s/Owner and Operator\nGuide /Installation Guide\
/

or use the \( .. \) operators ( 34.10 ) to keep the newline:

s/Owner and Operator\(\n\)Guide /Installation Guide\1/

This command restores the newline after Installation Guide . It is also necessary to match a blank space following Guide so the new line won't begin with a space. Now we can show the output:

Consult Section 3.1 in the Installation Guide 
for a description of the tape drives
available on your system.

Remember, you don't have to replace the newline, but if you don't, it can make for some long lines.

What if there are other occurrences of "Owner and Operator Guide" that break over multiple lines in different places? You could change the address to match Owner , the first word in the pattern instead of the last, and then modify the regular expression to look for a space or a newline between words, as shown below:

/Owner/{
N
s/Owner *\n*and *\n*Operator *\n*Guide/Installation Guide/
}

The asterisk ( * ) indicates that the space or newline is optional. This seems like hard work though, and indeed there is a more general way. We can read the newline into the pattern space and then use a substitute command to remove the embedded newline, wherever it is:

s/Owner and Operator Guide/Installation Guide/
/Owner/{
N
s/ *\n/ /
s/Owner and Operator Guide */Installation Guide\
/
}

The first line of the script matches Owner and Operator Guide when it appears on a line by itself. (See the discussion at the end of the article about why this is necessary.) If we match the string Owner , we read the next line into the pattern space and replace the embedded newline with a space. Then we attempt to match the whole pattern and make the replacement followed by a newline. This script will match Owner and Operator Guide regardless of how it is broken across two lines. Here's our expanded test file:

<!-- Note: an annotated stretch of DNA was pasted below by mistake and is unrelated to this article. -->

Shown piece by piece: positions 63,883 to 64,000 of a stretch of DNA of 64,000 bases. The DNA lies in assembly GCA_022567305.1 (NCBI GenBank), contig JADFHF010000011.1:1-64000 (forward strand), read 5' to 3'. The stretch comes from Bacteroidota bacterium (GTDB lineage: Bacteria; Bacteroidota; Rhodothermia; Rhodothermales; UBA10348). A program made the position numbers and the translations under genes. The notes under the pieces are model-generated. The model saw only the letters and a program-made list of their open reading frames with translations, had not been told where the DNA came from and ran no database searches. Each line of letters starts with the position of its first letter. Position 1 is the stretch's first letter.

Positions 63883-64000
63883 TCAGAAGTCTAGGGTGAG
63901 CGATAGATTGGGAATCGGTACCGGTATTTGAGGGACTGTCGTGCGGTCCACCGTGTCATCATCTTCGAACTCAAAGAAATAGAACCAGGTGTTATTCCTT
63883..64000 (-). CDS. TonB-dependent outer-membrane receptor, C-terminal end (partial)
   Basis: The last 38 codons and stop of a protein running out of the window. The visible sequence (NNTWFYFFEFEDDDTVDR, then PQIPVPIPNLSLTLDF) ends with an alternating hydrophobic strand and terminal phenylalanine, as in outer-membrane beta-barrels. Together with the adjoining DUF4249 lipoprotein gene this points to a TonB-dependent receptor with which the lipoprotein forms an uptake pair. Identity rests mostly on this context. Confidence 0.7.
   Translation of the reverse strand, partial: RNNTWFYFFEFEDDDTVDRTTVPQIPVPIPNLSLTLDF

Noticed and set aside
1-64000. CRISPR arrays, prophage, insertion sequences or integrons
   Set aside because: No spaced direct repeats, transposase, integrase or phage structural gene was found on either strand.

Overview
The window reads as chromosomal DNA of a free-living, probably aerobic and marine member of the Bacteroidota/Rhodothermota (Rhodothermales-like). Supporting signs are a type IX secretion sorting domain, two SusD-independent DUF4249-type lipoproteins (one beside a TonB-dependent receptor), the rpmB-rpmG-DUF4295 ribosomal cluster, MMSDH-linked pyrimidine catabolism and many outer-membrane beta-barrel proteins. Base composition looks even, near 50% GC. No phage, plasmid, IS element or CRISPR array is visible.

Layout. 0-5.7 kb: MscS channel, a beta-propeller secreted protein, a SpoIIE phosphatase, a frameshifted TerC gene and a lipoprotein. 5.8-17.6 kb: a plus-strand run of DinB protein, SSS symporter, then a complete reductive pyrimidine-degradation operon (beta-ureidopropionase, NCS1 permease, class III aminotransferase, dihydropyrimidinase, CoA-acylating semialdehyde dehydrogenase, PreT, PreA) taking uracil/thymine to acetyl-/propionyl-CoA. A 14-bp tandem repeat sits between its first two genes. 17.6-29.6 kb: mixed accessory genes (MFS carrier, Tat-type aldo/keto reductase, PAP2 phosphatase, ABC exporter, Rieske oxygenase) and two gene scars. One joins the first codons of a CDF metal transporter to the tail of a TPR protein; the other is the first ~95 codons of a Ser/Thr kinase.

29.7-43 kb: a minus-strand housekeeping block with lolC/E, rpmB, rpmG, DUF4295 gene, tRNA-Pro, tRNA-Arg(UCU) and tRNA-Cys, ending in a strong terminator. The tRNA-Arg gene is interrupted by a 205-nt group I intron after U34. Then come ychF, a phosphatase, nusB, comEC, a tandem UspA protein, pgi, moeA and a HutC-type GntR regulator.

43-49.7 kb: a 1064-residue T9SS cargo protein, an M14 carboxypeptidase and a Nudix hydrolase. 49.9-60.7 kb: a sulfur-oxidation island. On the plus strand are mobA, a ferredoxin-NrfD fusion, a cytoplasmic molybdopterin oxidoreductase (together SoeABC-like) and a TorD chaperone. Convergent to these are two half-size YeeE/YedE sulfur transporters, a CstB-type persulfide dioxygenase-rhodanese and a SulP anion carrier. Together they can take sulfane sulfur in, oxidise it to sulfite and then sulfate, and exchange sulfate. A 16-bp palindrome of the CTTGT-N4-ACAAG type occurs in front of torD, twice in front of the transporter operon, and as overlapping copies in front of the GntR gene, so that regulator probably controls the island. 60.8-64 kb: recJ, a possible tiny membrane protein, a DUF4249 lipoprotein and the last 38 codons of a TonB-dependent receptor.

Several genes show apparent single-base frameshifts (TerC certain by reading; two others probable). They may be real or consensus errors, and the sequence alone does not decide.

Consult Section 3.1 in the Owner and Operator
Guide for a description of the tape drives
available on your system.

Look in the Owner and Operator Guide shipped with your system.

Two manuals are provided, including the Owner and
Operator Guide and the User Guide.

The Owner and Operator Guide is shipped with your system.

Running the above script on the sample file produces the following result:

% 

sed -f sedscr sample


Consult Section 3.1 in the Installation Guide
for a description of the tape drives
available on your system.

Look in the Installation Guide shipped with your system.

Two manuals are provided, including the Installation Guide
and the User Guide.

The Installation Guide is shipped with your system.